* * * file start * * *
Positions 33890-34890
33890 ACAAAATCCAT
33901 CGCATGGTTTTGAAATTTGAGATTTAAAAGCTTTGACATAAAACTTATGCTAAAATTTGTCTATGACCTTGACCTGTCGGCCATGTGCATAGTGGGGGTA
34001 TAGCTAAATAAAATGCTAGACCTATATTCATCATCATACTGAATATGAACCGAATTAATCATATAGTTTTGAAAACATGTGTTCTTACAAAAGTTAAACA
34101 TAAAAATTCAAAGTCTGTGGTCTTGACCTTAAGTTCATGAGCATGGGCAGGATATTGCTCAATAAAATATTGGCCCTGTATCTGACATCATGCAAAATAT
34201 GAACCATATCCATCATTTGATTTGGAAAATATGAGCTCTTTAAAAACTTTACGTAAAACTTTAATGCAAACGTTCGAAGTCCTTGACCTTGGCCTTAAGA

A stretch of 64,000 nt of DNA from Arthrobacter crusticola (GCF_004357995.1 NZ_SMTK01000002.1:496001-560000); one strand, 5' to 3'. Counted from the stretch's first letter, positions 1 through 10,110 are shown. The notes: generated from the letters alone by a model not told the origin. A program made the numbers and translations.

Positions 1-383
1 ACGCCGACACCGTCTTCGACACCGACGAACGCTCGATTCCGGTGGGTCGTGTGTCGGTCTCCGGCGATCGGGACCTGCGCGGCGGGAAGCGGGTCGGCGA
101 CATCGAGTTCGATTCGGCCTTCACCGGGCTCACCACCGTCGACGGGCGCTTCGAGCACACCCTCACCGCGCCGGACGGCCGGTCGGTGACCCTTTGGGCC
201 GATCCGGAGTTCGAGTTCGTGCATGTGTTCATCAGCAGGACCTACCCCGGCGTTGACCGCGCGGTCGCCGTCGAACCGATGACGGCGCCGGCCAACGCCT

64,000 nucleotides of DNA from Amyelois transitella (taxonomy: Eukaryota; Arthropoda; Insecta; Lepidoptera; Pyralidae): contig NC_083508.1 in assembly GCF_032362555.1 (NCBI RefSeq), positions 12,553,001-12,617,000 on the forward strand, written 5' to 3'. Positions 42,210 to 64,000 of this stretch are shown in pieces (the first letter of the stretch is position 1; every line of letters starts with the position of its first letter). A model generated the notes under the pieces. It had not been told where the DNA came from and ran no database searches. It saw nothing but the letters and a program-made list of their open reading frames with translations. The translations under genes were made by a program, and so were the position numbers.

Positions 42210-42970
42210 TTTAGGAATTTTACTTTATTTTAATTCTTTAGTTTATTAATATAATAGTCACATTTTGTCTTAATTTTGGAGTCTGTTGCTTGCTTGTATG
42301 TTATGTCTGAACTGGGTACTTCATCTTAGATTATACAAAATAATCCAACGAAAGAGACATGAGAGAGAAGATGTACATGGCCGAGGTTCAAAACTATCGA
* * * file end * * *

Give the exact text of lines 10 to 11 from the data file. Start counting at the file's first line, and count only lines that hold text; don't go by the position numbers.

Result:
101 CATCGAGTTCGATTCGGCCTTCACCGGGCTCACCACCGTCGACGGGCGCTTCGAGCACACCCTCACCGCGCCGGACGGCCGGTCGGTGACCCTTTGGGCC
201 GATCCGGAGTTCGAGTTCGTGCATGTGTTCATCAGCAGGACCTACCCCGGCGTTGACCGCGCGGTCGCCGTCGAACCGATGACGGCGCCGGCCAACGCCT